News


OU Medicine Live Chat: Don't Get Burned This Summer

Summer is full of outdoor activities, but dermatologists with OU Medicine warn there’s nothing worse than the sting of a serious sunburn to ruin what should be a day of fun in the sun.

Dr. Pamela Allen of OU Physicians Dermatology said proper protection from the sun is your family’s best defense.

Sunscreen should be applied every time a child older than six-months goes outside, and should be reapplied frequently.

Watch the live chat with Dr. Allen below.

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OU Medicine Live Chat: Healthy Goal Setting

7 Psychological Tips for a Healthier Lifestyle

Recorded Friday, May 31st 10 A.M.

Dr. Steven Sternlof, licensed psychologist and behavioral health specialist, assists patients at the Harold Hamm Diabetes Center to set and achieve goals for a healthier lifestyle. As an integral member of the multidisciplinary approach to diabetes care where mental health is often integrated with medical treatment, Dr. Sternlof provides unique insight into learning how to change behavioral patterns such as eating habits, establishing exercise routines, and compliance with treatment plans. Dr. Sternlof's webchat will focus on how you can more actively engage in your own mental and physical wellbeing as well as begin to recognize how small changes in your perspective can lead to very big changes in your health.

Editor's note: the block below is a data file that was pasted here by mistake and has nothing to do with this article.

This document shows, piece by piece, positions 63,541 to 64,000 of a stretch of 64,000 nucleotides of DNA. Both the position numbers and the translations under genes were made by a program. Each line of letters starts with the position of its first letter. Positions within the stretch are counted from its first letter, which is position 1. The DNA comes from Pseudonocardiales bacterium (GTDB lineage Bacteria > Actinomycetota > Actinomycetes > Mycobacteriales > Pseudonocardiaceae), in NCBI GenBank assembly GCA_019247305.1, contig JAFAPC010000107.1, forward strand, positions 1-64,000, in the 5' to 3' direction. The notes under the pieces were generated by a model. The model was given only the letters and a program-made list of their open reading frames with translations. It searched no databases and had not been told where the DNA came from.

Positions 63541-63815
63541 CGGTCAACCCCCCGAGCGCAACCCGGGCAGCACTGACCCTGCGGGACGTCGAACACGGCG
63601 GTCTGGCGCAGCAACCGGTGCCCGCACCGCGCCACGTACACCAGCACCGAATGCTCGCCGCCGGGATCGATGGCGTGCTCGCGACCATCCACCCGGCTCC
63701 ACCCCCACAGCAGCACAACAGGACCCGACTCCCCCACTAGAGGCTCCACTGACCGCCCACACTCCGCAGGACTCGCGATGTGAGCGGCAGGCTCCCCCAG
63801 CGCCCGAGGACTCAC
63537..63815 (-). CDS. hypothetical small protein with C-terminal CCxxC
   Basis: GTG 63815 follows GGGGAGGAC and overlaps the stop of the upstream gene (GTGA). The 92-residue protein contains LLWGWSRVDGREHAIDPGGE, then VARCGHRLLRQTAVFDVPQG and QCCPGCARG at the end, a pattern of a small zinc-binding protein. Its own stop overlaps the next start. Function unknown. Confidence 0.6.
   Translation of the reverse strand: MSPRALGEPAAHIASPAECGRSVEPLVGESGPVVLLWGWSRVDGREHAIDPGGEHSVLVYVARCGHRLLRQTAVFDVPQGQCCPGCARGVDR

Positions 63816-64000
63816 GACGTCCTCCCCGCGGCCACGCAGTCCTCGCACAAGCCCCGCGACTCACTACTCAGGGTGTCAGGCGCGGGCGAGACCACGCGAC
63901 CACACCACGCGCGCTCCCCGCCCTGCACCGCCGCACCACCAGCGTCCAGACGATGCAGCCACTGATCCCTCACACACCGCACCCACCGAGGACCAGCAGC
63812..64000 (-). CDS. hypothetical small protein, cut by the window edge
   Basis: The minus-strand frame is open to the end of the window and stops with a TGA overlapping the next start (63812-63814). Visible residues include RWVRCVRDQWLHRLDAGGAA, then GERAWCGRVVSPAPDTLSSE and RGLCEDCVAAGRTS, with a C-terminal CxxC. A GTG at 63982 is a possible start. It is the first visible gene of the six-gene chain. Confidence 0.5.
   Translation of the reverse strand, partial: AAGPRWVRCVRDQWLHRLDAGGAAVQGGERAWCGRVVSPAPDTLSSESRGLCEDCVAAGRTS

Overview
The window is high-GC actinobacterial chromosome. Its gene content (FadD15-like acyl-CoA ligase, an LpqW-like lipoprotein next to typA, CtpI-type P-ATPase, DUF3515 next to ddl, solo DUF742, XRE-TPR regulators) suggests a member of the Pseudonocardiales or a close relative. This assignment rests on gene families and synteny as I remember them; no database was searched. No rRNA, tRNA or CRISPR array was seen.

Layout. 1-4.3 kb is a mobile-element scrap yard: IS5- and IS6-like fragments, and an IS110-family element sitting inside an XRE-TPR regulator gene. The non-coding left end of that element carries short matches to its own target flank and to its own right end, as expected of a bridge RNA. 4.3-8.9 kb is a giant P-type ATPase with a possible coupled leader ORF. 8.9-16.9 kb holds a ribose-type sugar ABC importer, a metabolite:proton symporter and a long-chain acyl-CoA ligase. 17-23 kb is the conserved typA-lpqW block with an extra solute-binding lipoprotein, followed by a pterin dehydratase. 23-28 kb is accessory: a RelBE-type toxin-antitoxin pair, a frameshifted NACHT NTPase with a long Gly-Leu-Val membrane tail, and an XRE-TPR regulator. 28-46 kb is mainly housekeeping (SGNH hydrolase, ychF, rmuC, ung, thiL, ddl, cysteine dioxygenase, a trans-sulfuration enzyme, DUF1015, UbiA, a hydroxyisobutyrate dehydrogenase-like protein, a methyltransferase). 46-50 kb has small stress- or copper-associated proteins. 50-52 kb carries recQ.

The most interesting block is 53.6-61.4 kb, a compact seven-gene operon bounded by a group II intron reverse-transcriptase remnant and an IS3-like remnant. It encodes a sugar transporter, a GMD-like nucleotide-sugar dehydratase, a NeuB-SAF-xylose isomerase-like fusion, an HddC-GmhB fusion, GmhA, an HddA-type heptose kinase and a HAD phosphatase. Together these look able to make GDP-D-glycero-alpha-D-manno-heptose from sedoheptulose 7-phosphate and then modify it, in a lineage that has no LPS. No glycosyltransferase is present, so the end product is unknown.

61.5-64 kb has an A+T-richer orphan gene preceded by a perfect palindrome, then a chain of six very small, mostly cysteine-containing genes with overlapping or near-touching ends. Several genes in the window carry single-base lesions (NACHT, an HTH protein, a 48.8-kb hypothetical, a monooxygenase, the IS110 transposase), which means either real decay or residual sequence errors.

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Moore Tornado Media Briefing

Media update from the OU Medical Center on patients involved in the Moore Tornado on May 20th, 2013.

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OU Medicine Live Chat: Helping Children Cope After a Tornado

OU Medicine Live speaks with Dr. Stephen Gillaspy, a pediatric psychologist with Children's Hospital of OU Medicine in Oklahoma City on how to help a child cope after a dramatic event such as the recent tornado in Moore.

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New Tinnitus Clinic at Oklahoma College of Allied Health

Ring… Ring…

No, it’s not the phone. It’s your ears.

One in 10 adults in Oklahoma and across the nation experiences tinnitus, often referred to as “ringing in the ears,” but a new clinic at the University of Oklahoma College of Allied Health now offers a treatment to help silence it.

“Tinnitus is a condition in which a person perceives sound that is not actually present in the environment. It can be a ringing sound in the ears, but also can be a whooshing, chirping, a cricket-like sound, hissing or whistling,” said Suzanne Kimball, AuD, assistant professor, Communication Sciences and Disorders, OU College of Allied Health. 

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